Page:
• In the end, The Birth of a Nation sands down Turner's understanding of justice until it fits into our own, modern hermeneutic, and so neglects the lasting consequence of the change he wrought. Even the film's most awful, forthright act of invention, a montage of the uprising's aftermath that culminates in black bodies hanging from weeping willows, appears to admit the difficulty, the impossibility, of capturing the country's original sin.

  • It’s a “counter-myth”—to use the phrase Oliver Stone employed when defending “JFK” —designed to supplant Griffith’s. That's fine; it's part of a tradition as old as cinema—older, really. But Parker pursues this strategy in such a simplistic way that you're left with yet another movie about a speechifying avenger anointed by the cosmos. It's a tale told with conviction but also tedious single-mindedness, as well as a self-regarding quality that makes the noble tone seem untrustworthy.

  • It’s easy to imagine a large, packed auditorium having the wind smacked out of them by a film that ends on the close-up of a tear. Yet, in the harsh light of day, its righteous fury seems dulled, and its true nature can be seen with more clarity: a Hollywood entertainment whose level of sophistication is summed up by its constant recourse to early Peter Jackson-level gore effects.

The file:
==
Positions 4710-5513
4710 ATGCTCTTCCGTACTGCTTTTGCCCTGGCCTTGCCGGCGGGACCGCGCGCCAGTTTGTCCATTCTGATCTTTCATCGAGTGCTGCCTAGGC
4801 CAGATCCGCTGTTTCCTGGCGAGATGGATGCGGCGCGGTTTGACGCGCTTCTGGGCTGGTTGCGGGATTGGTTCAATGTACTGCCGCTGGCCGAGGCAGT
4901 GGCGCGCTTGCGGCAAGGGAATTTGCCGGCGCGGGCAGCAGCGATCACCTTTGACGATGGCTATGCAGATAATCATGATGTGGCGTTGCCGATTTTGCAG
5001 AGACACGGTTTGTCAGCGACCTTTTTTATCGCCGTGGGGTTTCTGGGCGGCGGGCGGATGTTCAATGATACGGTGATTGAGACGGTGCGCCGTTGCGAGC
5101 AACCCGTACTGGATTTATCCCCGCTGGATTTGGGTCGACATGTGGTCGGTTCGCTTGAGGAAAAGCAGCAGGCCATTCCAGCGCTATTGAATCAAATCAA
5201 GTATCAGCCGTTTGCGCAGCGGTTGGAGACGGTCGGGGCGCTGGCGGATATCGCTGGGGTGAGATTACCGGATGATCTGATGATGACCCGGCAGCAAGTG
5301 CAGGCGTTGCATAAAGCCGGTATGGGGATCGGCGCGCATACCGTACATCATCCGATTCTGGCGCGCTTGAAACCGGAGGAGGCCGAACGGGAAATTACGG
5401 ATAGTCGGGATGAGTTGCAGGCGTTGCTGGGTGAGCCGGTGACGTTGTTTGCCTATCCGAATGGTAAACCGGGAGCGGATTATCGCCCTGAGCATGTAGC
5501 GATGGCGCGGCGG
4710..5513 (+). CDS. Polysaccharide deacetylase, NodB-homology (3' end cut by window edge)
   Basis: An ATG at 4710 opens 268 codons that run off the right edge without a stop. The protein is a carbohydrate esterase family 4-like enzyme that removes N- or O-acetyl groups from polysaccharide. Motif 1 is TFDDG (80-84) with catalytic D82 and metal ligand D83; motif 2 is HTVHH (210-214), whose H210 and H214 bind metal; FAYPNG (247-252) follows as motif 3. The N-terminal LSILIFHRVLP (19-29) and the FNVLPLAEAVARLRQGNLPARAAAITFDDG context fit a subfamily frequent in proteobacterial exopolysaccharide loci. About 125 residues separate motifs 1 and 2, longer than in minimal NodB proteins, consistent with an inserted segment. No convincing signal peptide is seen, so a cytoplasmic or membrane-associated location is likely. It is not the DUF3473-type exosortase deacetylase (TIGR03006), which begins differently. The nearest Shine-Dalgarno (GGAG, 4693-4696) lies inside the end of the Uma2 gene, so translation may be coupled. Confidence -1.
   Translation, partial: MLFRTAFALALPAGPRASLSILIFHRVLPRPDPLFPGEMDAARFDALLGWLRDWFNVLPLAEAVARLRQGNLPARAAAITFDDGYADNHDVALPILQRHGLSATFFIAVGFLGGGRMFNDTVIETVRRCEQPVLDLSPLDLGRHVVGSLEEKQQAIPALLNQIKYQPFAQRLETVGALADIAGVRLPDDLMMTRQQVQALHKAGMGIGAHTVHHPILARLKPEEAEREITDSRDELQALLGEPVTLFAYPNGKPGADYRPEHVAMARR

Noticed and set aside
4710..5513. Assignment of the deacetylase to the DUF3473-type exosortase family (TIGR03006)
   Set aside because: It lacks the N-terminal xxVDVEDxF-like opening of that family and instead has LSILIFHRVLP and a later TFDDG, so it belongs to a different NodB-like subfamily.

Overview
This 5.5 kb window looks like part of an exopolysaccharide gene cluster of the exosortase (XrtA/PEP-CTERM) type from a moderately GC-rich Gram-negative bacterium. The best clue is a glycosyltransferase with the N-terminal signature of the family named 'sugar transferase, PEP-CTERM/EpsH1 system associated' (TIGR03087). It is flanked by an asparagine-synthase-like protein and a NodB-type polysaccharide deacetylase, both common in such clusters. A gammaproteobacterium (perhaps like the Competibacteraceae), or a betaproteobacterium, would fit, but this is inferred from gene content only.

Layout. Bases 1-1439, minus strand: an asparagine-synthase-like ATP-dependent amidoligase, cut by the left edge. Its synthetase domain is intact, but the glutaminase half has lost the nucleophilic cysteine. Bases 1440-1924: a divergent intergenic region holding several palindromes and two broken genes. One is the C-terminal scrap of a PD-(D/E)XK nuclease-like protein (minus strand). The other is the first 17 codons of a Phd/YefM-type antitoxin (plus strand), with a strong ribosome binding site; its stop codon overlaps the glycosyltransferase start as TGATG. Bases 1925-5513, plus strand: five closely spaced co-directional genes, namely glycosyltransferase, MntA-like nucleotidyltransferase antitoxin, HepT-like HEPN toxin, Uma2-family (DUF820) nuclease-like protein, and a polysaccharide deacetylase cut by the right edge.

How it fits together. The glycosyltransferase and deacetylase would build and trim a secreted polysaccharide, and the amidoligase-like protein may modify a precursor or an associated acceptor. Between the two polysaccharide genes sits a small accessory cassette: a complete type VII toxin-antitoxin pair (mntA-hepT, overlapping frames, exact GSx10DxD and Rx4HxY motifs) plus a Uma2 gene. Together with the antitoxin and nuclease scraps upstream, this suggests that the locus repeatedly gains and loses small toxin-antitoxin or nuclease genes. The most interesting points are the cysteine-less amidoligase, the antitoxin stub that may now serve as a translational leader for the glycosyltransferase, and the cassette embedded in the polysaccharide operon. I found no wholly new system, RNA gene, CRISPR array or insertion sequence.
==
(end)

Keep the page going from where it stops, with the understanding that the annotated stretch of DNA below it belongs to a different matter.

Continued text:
• Produced outside the system (by an actor infuriated by the dearth of substantial black roles, no less) and now grandfathered into it, the narrative surrounding "Birth of a Nation" holds more power than the actual film. But this weight is also embedded in Turner's treatment of the material.

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    Film Comment: Amy Taubin
    March 03, 2016 | Sundance | March/April 2016 Issue (p. 62)

    The big story out of Sundance 2016, but not one that necessarily will have legs... The Birth of a Nation is a mess of a film, but it has ambition (witness its title) and a sense of urgency—qualities that were notably lacking in many films by established independent filmmakers on this year's Sundance slate.